Adam Rissien, June 12, 2015
Today the administrations of Ohio, Michigan, and Ontario announced a joint commitment to prevent toxic algae in Lake Erie from contaminating people’s drinking water and threatening the lake’s $12.9 billion tourism industry.
In a statement made at a gathering of Great Lakes state governors and Canadian provincial premiers in Quebec City, Quebec, the states and province signaled their willingness to reduce phosphorus entering the western basin by 40% by 2025. Under the agreement, roughly half of that goal, 18-20 percent, would be met by 2018.
“We applaud today’s announcement and look forward to working with the Kasich administration to help Ohio meet this crucial goal,” said Adam Rissien, OEC Director of Agricultural & Water Policy. “The commitment is an important step and offers a real opportunity to improve Lake Erie’s water quality. Its unfortunate though that Indiana chose not to join in this cooperative spirit since the state also contributes phosphorus to Lake Erie.”
The announcement follows calls for the states and province to make a strong commitment. This week, Ohio’s Lucas County commissioners voted unanimously to request the Lake Erie governors and premier commit to a net reduction of dissolved phosphorus by 40%. Additionally, the mayors of the Great Lakes and St. Lawrence Cities Initiative issued a statement calling for at least a 40% reduction in nutrient loadings from agriculture, cities, and industry. They point to the need for aggressive, firm, and consistent milestones and deadlines for meeting the load reduction targets.
“Today’s announcement is good news for Lake Erie’s sport fishing industry,” said Captain Paul Pacholski, President of Lake Erie Charter Boat Association. “We look forward to a strong and complete action plan that will prevent future harmful algal blooms.”
The Ohio Phosphorus Task Force — issued a report in 2013 calling for approximately a 40% reduction in phosphorus flowing into Lake Erie during the spring; that goal has been gaining scientific consensus. The International Joint Commission included the 40% reduction target in its 2014 Lake Erie Ecosystem Priority Report.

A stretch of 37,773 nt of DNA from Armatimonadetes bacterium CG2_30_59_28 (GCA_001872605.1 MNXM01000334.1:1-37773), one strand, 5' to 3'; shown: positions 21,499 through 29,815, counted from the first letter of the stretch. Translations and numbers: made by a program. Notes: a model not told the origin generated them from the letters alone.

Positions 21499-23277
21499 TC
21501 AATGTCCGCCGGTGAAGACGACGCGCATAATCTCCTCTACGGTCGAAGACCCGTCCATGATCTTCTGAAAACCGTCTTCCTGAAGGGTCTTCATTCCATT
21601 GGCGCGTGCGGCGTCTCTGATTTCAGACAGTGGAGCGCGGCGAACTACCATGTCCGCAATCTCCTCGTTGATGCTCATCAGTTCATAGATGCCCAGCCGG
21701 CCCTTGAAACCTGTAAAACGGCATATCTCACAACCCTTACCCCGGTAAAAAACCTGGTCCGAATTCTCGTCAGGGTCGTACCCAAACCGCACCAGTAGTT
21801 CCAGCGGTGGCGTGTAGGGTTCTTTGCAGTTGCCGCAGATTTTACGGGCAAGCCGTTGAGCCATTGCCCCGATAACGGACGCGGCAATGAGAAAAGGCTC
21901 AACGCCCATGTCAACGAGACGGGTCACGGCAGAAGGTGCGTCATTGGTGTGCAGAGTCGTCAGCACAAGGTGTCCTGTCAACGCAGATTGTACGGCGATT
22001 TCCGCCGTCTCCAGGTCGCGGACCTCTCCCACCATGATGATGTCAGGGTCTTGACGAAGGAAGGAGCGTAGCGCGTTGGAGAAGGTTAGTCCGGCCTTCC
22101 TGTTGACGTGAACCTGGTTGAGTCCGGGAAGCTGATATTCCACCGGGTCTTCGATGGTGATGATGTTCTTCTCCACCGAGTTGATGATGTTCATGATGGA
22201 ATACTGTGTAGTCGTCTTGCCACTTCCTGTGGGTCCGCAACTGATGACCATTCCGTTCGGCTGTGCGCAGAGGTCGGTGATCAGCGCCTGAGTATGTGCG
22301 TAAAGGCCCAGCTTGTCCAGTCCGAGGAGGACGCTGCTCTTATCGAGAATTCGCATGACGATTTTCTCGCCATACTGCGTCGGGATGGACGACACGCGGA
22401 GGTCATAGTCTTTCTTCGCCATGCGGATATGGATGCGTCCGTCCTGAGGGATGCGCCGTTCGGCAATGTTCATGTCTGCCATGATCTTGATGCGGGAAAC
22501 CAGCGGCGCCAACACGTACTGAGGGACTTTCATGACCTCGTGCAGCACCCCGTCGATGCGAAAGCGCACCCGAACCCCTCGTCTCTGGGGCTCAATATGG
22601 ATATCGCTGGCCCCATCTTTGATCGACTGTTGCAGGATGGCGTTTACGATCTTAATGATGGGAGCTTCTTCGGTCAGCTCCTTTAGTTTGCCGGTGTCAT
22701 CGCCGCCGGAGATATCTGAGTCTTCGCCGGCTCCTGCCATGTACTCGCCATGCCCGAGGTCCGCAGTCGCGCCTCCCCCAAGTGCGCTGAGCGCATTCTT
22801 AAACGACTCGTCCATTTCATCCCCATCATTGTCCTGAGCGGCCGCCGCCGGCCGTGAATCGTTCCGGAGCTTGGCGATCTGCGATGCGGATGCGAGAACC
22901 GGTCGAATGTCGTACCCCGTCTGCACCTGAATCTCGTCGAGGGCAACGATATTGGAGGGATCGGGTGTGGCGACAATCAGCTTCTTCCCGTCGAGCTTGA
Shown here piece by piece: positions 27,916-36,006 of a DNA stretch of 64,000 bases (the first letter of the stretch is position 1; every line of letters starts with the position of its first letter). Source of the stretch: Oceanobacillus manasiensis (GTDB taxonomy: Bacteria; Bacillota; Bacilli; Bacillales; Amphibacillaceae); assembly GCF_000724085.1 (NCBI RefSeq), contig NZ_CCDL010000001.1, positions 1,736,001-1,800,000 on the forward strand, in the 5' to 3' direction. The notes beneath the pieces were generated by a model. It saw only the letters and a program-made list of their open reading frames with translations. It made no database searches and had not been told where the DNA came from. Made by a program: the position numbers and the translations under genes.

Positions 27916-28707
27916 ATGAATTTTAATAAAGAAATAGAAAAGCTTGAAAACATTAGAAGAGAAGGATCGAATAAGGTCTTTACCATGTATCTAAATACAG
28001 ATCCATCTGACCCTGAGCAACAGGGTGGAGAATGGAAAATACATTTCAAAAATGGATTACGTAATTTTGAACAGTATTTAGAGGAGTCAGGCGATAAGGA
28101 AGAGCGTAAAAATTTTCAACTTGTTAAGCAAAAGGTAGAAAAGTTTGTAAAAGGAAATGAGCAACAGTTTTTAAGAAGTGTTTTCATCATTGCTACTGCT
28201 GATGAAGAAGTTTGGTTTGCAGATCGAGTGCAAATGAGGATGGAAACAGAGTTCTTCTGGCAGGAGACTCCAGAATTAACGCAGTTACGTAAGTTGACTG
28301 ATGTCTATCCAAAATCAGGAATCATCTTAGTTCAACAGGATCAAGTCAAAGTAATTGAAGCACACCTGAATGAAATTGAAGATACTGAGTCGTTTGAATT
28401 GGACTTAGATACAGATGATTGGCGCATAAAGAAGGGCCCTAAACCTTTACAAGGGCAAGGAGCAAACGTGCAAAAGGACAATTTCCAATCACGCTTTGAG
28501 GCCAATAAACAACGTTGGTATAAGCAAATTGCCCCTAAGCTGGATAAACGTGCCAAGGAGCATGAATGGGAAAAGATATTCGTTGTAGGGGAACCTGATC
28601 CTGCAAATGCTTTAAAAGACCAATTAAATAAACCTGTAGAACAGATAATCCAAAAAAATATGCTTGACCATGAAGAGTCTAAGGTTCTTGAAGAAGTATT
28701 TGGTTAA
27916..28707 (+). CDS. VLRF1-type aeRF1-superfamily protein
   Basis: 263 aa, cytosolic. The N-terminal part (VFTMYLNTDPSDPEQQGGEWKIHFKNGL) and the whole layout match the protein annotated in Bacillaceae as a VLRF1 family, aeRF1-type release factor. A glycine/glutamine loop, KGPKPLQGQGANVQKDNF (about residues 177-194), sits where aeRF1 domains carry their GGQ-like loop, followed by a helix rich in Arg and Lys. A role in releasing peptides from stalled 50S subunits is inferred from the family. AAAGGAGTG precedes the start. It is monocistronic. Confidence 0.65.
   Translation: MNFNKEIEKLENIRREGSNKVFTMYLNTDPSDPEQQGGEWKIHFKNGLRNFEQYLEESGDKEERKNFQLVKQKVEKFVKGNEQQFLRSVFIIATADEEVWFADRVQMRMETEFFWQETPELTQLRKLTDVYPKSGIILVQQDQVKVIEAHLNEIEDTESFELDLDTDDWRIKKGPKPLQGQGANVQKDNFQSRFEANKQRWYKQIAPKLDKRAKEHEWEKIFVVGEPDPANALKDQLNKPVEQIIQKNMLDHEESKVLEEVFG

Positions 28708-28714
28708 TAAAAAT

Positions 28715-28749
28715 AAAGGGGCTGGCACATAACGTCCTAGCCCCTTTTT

Though heavy spring rains that wash phosphorus off farm fields into the Maumee River have been shown as the primary driver of Lake Erie’s perennial algal bloom, Ohio officials announced last month that it cannot solve the problem alone and called for neighboring states and Ontario to craft their own solutions. Michigan responded by releasing a comprehensive 30-year water strategy for the state that includes phosphorus reduction.
“We welcome today’s announcement as the beginning of a comprehensive effort to reduce soluble phosphorus from all sources by 40% in order to restore Lake Erie to health,” said Joe Logan, President of the Ohio Farmers Union. “Farmers are willing to do their part to contribute to the needed reductions. We hope the Ohio Legislature will engage with this effort and we look forward to working with all parties to achieve this goal.”
The theme of this year’s Leadership Summit, “Connecting Across Borders,” focuses on economic development, transportation, and the environment. Lt. Governor Mary Taylor will represent Ohio and sign the agreement with neighboring states ahead of a panel on the environment Saturday. That event will feature a presentation by Ohio Environmental Protection Agency Director, Craig Butler.
“For Lake Erie’s 40% commitment to be successful, the locations and quantities of phosphorus discharged into the lake must be determined, and ultimately algal toxins reduced,” said Sandy Bihn, Executive Director of Lake Erie Waterkeeper Alliance. “Lake Erie’s recovery decades ago was based on identifying sources and quantities of phosphorus. Then Ohio Governor Rhodes held annual meetings with all the Lake’s states and Ontario where each reported the amount and location of phosphorus reduced. The governors and premier need to repeat this Lake Erie success from decades ago with clear identification of sources and with accountability.”